that it is difficult to make an informed decision just from information from reviews and forums. Just because the KEFs are popular does not mean that you will be happy with them. So I would also always recommend to at least audition different speakers in a shop, ideally at home. Another approach for narrowing down the options would be to buy local, and focus on in your case Canadian? manufacturers.

I really like my passive KEFs, and I think pairing them with their Kube 8 sub would be great in a small-ish room. They are in my CD library which is probably too small for them (6’x10’x7’) but they sound okay and are great for off-axis listening whilst I putter in the room.

I like the idea and sound review of the KEF LS50w, but they kinda sound glitchy in a way that hasn’t been addressed in a couple generations of them. For their price, this makes me apprehensive of picking up a pair.

Good to know, thank you.

Agreed, that is a problem. I like your suggestion of narrowing it down and focusing on Canadian manufacturers, I’ll look into what Canadian made/designed products are available.

There have been a couple small developments while messing about with my gear the last couple days.

  1. I noticed that when playing via AirPlay direct to the receiver I was getting more bass than when playing through HDMI by means of Roon Bridge on the Beaglebone Black. The level of detail dropped as one would expect but the lows improved and I perceived an overall improvement in tonality. Interesting. Note that this was still with the sub disconnected. Is it the transport to the receiver that is impacting this tonality and range or is it how the receiver processes these different inputs that is impacting it? So, I did another test.

  2. I loaded a few flac albums (CD and hi res quality) on to a USB thumb drive and plugged it in to the front of the receiver. Playing the same tracks as with the AirPlay test, the same improved tonality existed but now the detail returned as expected. Additionally, my initial perception is that the clarity is better playing these flac tracks through the USB drive than playing them through Roon > Beaglebone > HDMI. More testing is needed to confirm clarity but I’m more confident in the tonality improvement and certain of the low-end range improvement.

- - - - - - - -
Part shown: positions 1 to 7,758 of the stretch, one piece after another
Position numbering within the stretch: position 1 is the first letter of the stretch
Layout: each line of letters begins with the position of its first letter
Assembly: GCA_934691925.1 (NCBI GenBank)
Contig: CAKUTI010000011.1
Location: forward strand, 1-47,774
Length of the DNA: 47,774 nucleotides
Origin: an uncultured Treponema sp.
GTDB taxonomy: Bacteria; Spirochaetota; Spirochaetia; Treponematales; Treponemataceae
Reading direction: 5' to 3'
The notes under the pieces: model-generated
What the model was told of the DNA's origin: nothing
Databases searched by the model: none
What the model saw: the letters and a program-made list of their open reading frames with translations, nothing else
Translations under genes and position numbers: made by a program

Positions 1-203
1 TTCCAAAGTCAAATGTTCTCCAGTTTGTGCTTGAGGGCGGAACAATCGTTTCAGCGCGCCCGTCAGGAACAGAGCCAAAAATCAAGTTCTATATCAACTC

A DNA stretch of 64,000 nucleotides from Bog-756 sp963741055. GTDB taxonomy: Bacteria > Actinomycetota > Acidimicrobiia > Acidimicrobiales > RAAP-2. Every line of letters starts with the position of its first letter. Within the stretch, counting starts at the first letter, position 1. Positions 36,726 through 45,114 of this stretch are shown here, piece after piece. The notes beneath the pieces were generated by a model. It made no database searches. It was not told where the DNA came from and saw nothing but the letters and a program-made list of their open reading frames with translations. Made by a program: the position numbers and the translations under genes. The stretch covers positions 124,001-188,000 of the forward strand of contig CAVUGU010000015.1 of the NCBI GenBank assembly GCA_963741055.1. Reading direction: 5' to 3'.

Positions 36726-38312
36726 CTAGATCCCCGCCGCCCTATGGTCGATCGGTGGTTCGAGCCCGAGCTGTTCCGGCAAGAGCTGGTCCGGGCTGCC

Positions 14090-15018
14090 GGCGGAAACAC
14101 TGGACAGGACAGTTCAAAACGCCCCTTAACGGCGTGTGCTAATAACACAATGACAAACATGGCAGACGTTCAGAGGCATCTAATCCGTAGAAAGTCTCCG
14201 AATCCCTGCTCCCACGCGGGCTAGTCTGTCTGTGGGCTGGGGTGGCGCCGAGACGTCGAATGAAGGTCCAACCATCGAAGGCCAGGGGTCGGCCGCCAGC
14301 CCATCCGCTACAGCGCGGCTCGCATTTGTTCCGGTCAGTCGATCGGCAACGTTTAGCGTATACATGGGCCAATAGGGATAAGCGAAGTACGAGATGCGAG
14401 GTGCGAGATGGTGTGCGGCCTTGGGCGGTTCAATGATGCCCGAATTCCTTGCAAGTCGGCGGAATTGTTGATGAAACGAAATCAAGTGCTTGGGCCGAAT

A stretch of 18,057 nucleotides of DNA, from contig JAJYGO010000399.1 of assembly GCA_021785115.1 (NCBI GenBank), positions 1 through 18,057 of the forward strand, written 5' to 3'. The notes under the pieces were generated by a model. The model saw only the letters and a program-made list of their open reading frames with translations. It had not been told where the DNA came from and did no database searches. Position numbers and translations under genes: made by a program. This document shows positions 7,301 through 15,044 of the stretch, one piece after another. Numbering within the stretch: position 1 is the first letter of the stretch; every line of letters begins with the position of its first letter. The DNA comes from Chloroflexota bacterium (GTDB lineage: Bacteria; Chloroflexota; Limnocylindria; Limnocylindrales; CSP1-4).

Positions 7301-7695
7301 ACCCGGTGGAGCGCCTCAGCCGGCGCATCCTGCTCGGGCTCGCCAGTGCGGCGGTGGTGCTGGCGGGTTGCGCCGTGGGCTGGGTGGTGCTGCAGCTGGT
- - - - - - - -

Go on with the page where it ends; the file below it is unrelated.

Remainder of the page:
The additional question this raises for me is what is leading to this difference. Is it the source I’m using to feed the HDMI input? Or is it the design of the receiver that processes HDMI sources differently than USB and AirPlay sources. The HDMI inputs on the receiver are intended for movie sound streams and the USB/AirPlay sources are intended for music sound streams. Interesting. I’m going to test an alternate HDMI source to confirm.

What about bypassing the receiver’s digital processing? The only analog source I have to test is my record player. I can try playing the same album on vinyl and that might teach me something as well. But there are inherent differences in the vinyl quality vs the flac quality to be aware of. Maybe a better analog source to compare, using the same flac files, would be an external DAC, which I don’t own … yet.

But there’s one more thing:

  1. I connected my sub again and fiddled with a few things on that front. I lowered the cutoff setting in the receiver from 80hz to 60hz, I lowered the sub level and I moved the sub even further away from the walls in the corner that I have it in behind me. I perceived an improvement in clarity and tightness of the bass and it seemed to mesh better with the speakers. I think lowering the cutoff got rid of overlap with the speakers that might have been negatively impacting sound quality. Maybe this is what was causing the discomforting resonating on some mid to low range sounds like cellos. Still not sure if the position behind me is ideal but it does seem to fill the room that way.

So with the sub configured in this manner and the speaker positions tweaked slightly again, I loaded one of my favourite albums on to the USB drive, Michael Kiwanuka - Love & Hate (16bit/44khz), and plugged it into the front of the receiver. I sat in my listening position moving the chair slight forward and side to side trying to find the best spot, I turned the volume up and then closed my eyes. The 10 minutes of Cold Little Heart is probably the best listening experience I’ve had with my system. The sound stage was great, the music seemed to swirl around me. The tonality was spot on and the sub seemed to mesh well with the speakers to produce a song carrying bass presence. Clarity at the beginning of track with the violins and piano was very good but later during the more complex sections of the track it seemed that the system had a hard time maintaining separation between the distortion of the electrical guitar and the clarity of the piano. Regardless, it put a smile on my face. It gave me hope that I may be able to squeeze enough out of the system to make it work for me. I think part of the performance improvement and enjoyment of that track was due to the higher than typical volumes I was playing it at.

So, more testing is required of music sources and inputs to the receiver and I still need to source out a power conditioning fix but I am more optimistic today. Thanks again to everyone who has chimed in up to this point.